Last week we started you off with a brief guide to the beloved city of Venice in part one of our series. Now we have arrived in part two as our writer John continues to explore a city that fascinates and inspires, even today.
Once on land, there's a wealth of Venetian architecture to see. Particularly notable is the trend of Venetian Gothic architecture which originated in the 14th century. Mixing early Gothic styles from Italy with Arab influences from Moorish Spain and Byzantine influences from Constantinople, Venetian Gothic emphasises a luxurious, detailed, aesthetically striking style. Notable examples include the Doge's Palace (which dates back to 1340) and Ca d'Oro, a palace on the Grand Canal that was built between 1428 and 1430 for the Contarini family. Ca d'Oro means Golden House on account of the one-time visual impact of the gilt and polychrome external decorations on the building's walls.
(Doges Palace: Ph. Wikimedia Commons)
One of the most famous examples of Venetian architecture is St Mark's Basilica. The combination of ornate, detailed design and its interior mosaics make St Mark's Basilica a great example of Venetian architecture at its finest and also a notable symbol of the city's power and status. Originally, the building started out as the Chapel of the Doge, but by the early 19th century, became the city's cathedral. It was originally built in 828, while its present form was begun in around the year 1073 (with consecration around 1084). While additional mosaics and domes have augmented the Basilica over time, its basic structure has largely stayed the same.
Notable exterior elements of the Basilica include the bronze statues of the horses of Saint Mark, the statue of the four Tetrarchs (which was designed to reflect the new co-emperor ruling plan in a bid to stabilise the Roman Empire) and the Narthex, the porch that acts as a taster for the wonders inside with portrayals of characters from the Book Of Genesis such as Joseph, Moses and Noah.
(St. Marks Square, Bronze Horses, Ph: Wikimedia Commons)
Once inside, the gold ground mosaics on the upper walls and ceilings instantly catch the eye. There are large-scale cycles that offer detailed visual representations of the Life Of Christ, the Life Of The Virgin and the lives of Saints including John, Peter and Mark. Many of the mosaics used the background of gold glass tesserae – however, it's said that roughly only one third of these mosaics have these backgrounds owing to restoration which was carried out in the 19th century.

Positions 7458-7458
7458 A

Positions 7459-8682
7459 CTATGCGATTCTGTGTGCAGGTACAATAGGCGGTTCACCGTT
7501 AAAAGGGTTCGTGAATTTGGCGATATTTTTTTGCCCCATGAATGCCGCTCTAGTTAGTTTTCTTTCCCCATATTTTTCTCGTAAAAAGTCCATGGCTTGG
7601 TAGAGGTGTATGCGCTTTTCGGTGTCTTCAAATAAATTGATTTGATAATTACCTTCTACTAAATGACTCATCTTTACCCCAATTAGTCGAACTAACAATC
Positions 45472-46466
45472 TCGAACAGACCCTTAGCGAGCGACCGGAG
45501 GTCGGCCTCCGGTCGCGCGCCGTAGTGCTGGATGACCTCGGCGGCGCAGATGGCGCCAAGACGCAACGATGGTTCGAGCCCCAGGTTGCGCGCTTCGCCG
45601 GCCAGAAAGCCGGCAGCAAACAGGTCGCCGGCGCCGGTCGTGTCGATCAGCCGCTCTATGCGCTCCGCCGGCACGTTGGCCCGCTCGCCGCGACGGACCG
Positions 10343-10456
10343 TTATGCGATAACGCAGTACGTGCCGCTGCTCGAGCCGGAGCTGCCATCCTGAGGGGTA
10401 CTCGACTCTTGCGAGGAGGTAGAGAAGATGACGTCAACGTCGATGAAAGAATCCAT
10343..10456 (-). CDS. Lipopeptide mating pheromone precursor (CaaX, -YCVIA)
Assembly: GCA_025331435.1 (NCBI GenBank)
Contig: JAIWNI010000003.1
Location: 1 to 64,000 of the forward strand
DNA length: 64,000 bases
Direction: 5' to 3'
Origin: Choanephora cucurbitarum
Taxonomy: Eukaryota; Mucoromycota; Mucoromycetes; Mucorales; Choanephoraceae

St Mark's Basilica is a focal point of Piazza San Marco – or St Mark's Square! The dominant public square of Venice also boasts many other amazing sights in and around the area. There's the Clock Tower, an iconic feature which was completed in 1499. Or Palazzo Patriarcale, the Neo-Classical building that's next to the Basilica. Or the Procuratie Nuove, three connected buildings, originally completed in 1640 by Baldassare Longhena (having been started by Vincenzo Scamozzi in 1586).
It wasn't just the building exteriors that boasted lush Venetian design. Venice is famed for the trend of Rococo interior design which is marked out by its luxurious, extravagant style. Furniture items such as beds, chandeliers and cabinets would be made with real flair and an eye for the ornate. Beds would be designed and made to perfection, boasting extra stylistic touches as statues of angels and flowers. Cabinets would be lacquered to give them that extra sheen. Chandeliers would be produced to the highest standard with Murano glass and precious stones to give that additional sumptuous effect.
If you're feeling peckish after having seen the sights that Venice has to offer, then there are plenty of local delicacies to enjoy. One of the most popular local dishes is also one of the most simple. Polenta is boiled cornmeal and can be cooked in a variety of ways. Baked, grilled, fried... Polenta continues to be a common dish of Venice. Many local pasta dishes are hugely popular – whether it's fresh filled pasta Casunziei or a special pasta dish, Bigoli in Salsa which is served with anchovy and onion sauce. Fettuccine and Risotto dishes are also enjoyed in Venice, as are a variety of local seafood specialities such as Sarde in Saor (marinated sardines).
And for those with a sweeter tooth, popular desserts in Venice include Fregolotta (a crumbly almond cake), Baicoli (sea bass shaped biscuits) and Frittole (a fried doughnut made with a dough that includes raisins and orange and lemon peel).
Venice is truly a destination of wonder. It's packed full of colour, vibrancy and its own sense of style. Unique may be an over-used phrase, but Venice's history and cultural achievements (and of course, its canals!) do earn the city a very special status indeed.